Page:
Running a government that works for 300 million Americans is expensive. Running a corrupt American government is unsustainable.
There is no more striking example of the cost of corruption than tax loopholes that benefit the 1 percent of the 1 percent.
In 2014, the top 25 hedge fund mangers made more money than every single kindergarten teacher in America. Yet, because of the “carried interest” tax loophole those 25 people actually paid a lower tax rate. To put it more starkly, individuals making more than $450 million a year on average are taxed at a lower rate than teachers making around $50,000 on average.
Carried interest allows money managers to treat much of their fees on their clients’ investments as capital gains, which are taxed at a maximum rate of 23.8 percent instead of the 39.6 percent rate applied to ordinary income. At a time when wages for working people have stagnated at 1990 levels, it is an outrage for a small group of hedge fund operators to have their income taxed at a lower rate.
Closing the carried interest loophole would be an important step toward a more economically equitable America.
Taxing carried interest at ordinary income rates would raise $18 billion over 10 years, according to a Treasury Department estimate. Other tax experts say it would actually generate closer to $180 billion in revenue.
That’s just enough to cover the shortfall in the Highway Trust Fund. That’s half the cost of guaranteeing every worker paid family and medical leave. With that money we could ensure every child – rich or poor – has the opportunity to attend a pre-K program.
But when Wall Street has unlimited access to politicians because of campaign contributions, Main Street America travels on crumbling roads and bridges, working mothers give birth one day and are back in the office the next, and children in lower and middle class families miss out on critical education in their formative years.
President Obama last week renewed his call on Congress to do away with this indefensible tax break ahead of the next budget showdown at the end of the month. Leading presidential candidates in both parties – Hillary ClintonHillary Diane Rodham ClintonThe dangerous erosion of Democratic Party foundations The Hill's Morning Report - Presented by Facebook - Democrats see victory in a voting rights defeat Left laughs off floated changes to 2024 ticket MORE, Donald TrumpDonald TrumpKinzinger welcomes baby boy Tennessee lawmaker presents self-defense bill in 'honor' of Kyle Rittenhouse Five things to know about the New York AG's pursuit of Trump MORE, and Jeb Bush – advocate closing the loophole and taxing capital gains as regular income.
But bi-partisan opposition also runs deeps. Last year then-Rep. Dave Camp (R-Mich.) proposed a sweeping tax reform plan that included treating carried interest as regular income. The plan was dead on arrival. In 2010, the House passed a bill closing the loophole, but it was scuttled in the Senate by members of both parties with strong ties to Wall Street.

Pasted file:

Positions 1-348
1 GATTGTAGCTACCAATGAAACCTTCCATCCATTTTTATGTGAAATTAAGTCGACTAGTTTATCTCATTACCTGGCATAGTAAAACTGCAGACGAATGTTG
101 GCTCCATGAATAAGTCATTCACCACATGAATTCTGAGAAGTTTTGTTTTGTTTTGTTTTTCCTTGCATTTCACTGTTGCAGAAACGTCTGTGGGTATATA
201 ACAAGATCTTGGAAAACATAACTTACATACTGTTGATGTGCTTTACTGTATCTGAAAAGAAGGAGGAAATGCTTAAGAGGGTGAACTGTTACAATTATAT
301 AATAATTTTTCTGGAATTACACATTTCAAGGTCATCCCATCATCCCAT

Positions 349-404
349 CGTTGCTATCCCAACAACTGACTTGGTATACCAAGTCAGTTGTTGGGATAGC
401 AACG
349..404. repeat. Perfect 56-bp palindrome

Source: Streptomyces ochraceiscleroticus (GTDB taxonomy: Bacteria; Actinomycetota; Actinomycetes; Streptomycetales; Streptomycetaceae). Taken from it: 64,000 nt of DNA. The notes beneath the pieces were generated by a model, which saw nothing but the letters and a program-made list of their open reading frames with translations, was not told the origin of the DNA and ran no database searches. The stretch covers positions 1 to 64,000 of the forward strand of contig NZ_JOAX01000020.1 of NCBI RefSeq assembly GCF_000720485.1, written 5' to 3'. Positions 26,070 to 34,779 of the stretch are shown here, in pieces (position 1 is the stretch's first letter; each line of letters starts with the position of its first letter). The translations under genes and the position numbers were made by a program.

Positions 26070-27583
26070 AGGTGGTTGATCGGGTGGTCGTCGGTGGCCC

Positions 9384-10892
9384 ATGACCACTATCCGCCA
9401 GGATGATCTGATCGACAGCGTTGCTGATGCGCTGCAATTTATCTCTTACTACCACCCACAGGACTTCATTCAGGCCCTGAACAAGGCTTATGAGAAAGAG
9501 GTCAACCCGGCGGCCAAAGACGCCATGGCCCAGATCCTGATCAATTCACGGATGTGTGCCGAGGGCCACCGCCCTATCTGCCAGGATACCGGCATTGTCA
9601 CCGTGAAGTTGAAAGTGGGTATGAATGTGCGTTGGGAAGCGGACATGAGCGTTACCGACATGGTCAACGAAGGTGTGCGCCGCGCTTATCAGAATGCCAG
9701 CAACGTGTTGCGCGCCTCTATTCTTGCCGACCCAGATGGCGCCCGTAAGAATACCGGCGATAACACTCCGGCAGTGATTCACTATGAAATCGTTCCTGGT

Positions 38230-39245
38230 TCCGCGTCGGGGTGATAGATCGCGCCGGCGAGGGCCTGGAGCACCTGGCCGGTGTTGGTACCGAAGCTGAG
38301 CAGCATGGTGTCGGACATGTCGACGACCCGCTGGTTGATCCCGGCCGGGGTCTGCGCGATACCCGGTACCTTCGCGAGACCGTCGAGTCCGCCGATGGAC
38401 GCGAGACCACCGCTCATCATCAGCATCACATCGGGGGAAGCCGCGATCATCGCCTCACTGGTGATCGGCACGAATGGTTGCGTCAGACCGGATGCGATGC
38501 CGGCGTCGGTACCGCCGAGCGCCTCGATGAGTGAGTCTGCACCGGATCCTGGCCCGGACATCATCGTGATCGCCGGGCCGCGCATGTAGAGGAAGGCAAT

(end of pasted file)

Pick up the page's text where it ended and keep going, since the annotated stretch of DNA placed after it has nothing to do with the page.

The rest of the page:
In 2012 and 2014, financial interests spent more than $1.1 billion to help elect politicians from both parties to Congress. Managers of Paulson & Co., one of the largest hedge funds, dropped nearly $2.5 million in the last two federal election cycles. Executives of Elliot Management, another large fund, spent $23 million over that time. Savvy investors don’t throw around this kind of money if they aren’t getting something back in return.
Whether it’s a contracting process that awards the companies with the best lobbyists instead of the best services, taxpayer funded subsidies to the same multi-billion dollar companies spending millions of dollars to elect politicians to office, or the carried interest loophole, everyday Americans pay a heavy price for a government of, by, and for wealthy special interests.
It’s great to see a growing consensus among some White House hopefuls to end preferential tax treatment for hedge fund managers, but the fact remains that Congress is still beholden to the wealthy donors funding their reelections.
Severing the ties between Wall Street and Congress with, for example, a small donor matching system that incentivizes candidates to raise campaign funds from everyday Americans would not only help us realize the promise of democracy envisioned by the Founders, it would also turn the political tide against the carried interest loophole and other welfare for the wealthy.
If we don’t rebalance our democracy so it responds to the needs of the many instead of the few, the middle class will continue to bear the costs of corruption.
Pearl (@morris_pearl) is the chairman of Patriotic Millionaires (@PatrioticMills) and former managing director of Black Rock, the world’s largest asset management firm.